Doing innovation well presents challenges for how we can work better together as organisations and with displaced people, and how we can break down traditional barriers between actors – all while upholding ethical principles and protection standards relating to displacement.
The purpose of innovation is to make humanitarian work more effective and more reflective. We do innovation to improve human lives by doing things better. Innovation, for UNHCR, is a humanitarian imperative to be carried out with partners.
A collaboration between UNHCR, Ennead Architects and Stanford University uses settlement design to promote innovation and further development in the refugee protection model but collaborators initially face a steep learning curve.
Since 2007 a partnership between UNHCR, the Government of Uganda and ‘MakaPads’ inventor Moses Musaazi has helped provide affordable sanitary pads for thousands of refugee girls and women while substantially reducing UNHCR’s expenditure on these essential items.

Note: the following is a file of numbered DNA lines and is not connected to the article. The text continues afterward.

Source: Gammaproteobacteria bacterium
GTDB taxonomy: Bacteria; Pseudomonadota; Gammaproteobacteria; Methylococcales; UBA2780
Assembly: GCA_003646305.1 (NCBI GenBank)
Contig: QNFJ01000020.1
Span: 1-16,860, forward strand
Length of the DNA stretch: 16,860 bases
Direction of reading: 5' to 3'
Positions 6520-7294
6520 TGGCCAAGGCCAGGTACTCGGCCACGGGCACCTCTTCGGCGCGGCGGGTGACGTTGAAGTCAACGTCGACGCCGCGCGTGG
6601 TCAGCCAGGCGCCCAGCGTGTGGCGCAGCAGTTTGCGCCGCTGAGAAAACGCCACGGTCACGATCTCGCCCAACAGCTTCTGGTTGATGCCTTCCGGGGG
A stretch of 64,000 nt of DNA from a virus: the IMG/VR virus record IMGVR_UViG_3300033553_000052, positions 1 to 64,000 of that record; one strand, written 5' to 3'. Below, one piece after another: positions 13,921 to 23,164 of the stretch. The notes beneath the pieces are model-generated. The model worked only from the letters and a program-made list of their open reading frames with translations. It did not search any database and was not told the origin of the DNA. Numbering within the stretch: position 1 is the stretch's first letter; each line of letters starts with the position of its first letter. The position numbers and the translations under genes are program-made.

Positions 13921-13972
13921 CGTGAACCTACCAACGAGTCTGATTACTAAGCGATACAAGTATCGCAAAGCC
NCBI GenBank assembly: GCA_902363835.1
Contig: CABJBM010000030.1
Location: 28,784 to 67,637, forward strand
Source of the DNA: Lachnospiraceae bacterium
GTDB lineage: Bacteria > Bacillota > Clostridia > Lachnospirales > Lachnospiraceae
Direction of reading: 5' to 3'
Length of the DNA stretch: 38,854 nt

‘UNHCR Ideas’ aims to enable collaborative problem solving and idea generation among an online community.
Conversations with multiple stakeholders in the US help to highlight barriers to economic self-sufficiency for resettled refugees and opportunities for innovative approaches.
In order to make a living, refugees have to be innovative, and refugees in Uganda have contributed tremendously to entrepreneurship and innovation in the country.
It is difficult to speak convincingly of ‘new’ or innovative practices towards refugees, especially in refugee livelihoods assistance, while there remains a significant gap in historical knowledge and institutional memory.
Innovative approaches in Lebanon aim to address, in two very different ways, the particular needs of the most vulnerable among the refugee and host populations.
Humanitarian actors will have to adapt to a changing world but it will not be easy or straightforward. Operations are changing as a result of innovations which bring many improvements but also throw up challenges.
The continued evolution of the humanitarian innovation concept needs a critical engagement with how this agenda interacts with previous and contemporary attempts to improve humanitarian action.